Teams that run things. These teams include managers, supervisors and team leaders. For these individuals to become a team, they must have a distinctive purpose that is specific to the team and that requires its members to accomplish goals beyond individual end products.
Contact center Team Success Factors
You may have all three types of teams in your contact center. In this article, we’ll focus on the contact center team, which is a team that “makes or does things.”
The following are seven success factors—each with an example for this type of team:
1. Set clear goals and standards and ensure that all team members understand the team’s purpose.
Example: A team goal may be to increase the accuracy of contact type logging from 50 percent to 80 percent within 60 days, without a drop in service level or an increase in handling time
Purpose: To assist in understanding the reasons why customers call, which will help to determine the most frequent and urgent reasons for contact. This data can then be used to focus on improving processes, creating better FAQs, looking at self-service options, providing better forecast data for better staffing, making improvements to scripts, and providing the marketing department with insights into customer needs. The end result will be more satisfied customers, more efficient operations, and potentially fewer calls about problems.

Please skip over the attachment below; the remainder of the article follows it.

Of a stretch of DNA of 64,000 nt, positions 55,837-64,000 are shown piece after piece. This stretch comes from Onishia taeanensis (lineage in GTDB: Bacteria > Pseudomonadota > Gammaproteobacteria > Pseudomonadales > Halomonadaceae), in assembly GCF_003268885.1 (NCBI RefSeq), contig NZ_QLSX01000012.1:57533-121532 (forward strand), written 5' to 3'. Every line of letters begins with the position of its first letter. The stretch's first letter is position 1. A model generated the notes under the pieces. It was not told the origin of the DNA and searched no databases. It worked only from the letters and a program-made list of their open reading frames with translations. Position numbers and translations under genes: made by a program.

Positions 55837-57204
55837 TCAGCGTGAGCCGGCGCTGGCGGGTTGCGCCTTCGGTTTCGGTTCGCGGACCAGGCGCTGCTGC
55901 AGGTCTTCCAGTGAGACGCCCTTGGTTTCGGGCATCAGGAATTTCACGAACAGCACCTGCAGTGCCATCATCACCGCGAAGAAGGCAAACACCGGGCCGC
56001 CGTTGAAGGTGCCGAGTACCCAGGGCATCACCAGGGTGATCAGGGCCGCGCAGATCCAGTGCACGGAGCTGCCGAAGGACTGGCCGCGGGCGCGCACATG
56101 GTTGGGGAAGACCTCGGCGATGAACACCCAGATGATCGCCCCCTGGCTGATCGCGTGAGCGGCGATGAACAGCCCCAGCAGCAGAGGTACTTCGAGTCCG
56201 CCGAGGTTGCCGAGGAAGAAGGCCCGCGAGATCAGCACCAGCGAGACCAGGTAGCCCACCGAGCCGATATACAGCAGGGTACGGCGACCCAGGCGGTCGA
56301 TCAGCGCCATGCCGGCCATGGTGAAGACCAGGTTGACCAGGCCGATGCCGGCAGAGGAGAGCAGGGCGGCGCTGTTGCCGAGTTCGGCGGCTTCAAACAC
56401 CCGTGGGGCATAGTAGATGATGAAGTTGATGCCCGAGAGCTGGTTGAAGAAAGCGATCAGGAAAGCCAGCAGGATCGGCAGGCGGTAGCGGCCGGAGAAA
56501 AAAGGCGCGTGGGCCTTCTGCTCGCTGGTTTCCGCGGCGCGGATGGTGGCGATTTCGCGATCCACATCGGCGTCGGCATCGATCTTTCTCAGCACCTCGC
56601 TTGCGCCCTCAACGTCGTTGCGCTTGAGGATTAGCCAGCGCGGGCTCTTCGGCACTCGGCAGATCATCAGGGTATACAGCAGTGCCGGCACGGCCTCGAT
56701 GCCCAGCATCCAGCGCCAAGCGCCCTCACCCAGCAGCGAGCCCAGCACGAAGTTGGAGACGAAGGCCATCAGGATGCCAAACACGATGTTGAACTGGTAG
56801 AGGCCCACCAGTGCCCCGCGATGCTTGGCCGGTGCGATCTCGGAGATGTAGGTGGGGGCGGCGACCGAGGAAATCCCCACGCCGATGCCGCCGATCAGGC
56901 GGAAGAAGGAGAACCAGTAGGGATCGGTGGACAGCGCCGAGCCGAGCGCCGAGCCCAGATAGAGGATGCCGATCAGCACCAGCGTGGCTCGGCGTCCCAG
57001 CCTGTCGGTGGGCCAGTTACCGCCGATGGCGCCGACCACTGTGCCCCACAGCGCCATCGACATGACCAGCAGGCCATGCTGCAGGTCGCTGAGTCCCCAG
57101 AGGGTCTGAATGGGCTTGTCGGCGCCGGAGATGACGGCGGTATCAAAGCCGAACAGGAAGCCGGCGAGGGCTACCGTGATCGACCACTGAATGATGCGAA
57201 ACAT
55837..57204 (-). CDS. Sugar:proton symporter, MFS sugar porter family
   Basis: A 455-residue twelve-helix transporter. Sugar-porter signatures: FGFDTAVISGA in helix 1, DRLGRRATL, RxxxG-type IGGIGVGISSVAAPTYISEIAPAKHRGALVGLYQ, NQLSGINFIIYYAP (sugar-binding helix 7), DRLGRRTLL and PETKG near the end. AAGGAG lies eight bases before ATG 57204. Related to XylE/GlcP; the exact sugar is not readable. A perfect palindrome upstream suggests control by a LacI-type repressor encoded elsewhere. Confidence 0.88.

2. Provide a mechanism to assess progress toward goal achievement.
Example: The QA group measures the team’s progress by taking a random sample of recorded calls, screenshots, and email, and then matches the sample to contact type logged.
3. Establish a process to celebrate, communicate, and recognize progress toward goals and achievement of goals.
Example: Each day, the QA group posts the accuracy rate on the company intranet, as well as on “goal thermometers” posted around the contact center
4. Celebrate every movement of 10 percent
Example: Achieving the 80 percent goal is celebrated with a fun lunchtime outing for everyone.
5. Ensure that teams have the skills, knowledge, and abilities to successfully achieve the goals.
Example: Contact type codes and definitions are reviewed during lunchtime learning sessions that each agent is invited to attend in the two weeks prior to the official start date. QA and team leads coach individuals and make themselves available every day on every shift to answer any questions regarding contact type categories.
6. Ensure that there is individual and mutual accountability for performance and results.
Example: Each agent is responsible for attending a lunchtime learning session, asking for assistance when necessary, providing assistance to his or her peers, and celebrating successes.
7. Provide teams with support, recognition, and resources from management and the organization.
Example: Resources for training, coaching, rewards, and lunchtime learning sessions are provided by the company. The contact center has commitment and support from the organization, including marketing, senior management, training, HR, and IT to assist in making the initiative a success.
What’s Your Role in Team Development?
Focusing a group of individuals on a common goal, helping them to succeed, celebrating their successes, and, most importantly, connecting their performance to the bigger picture—this is what teams are all about.
As the leader of the contact center team, it’s your responsibility to help the group come together, establish goals and standards, determine how to capitalize on their individual strengths, and create an environment that embraces pride, enthusiasm, and ownership for their accomplishments.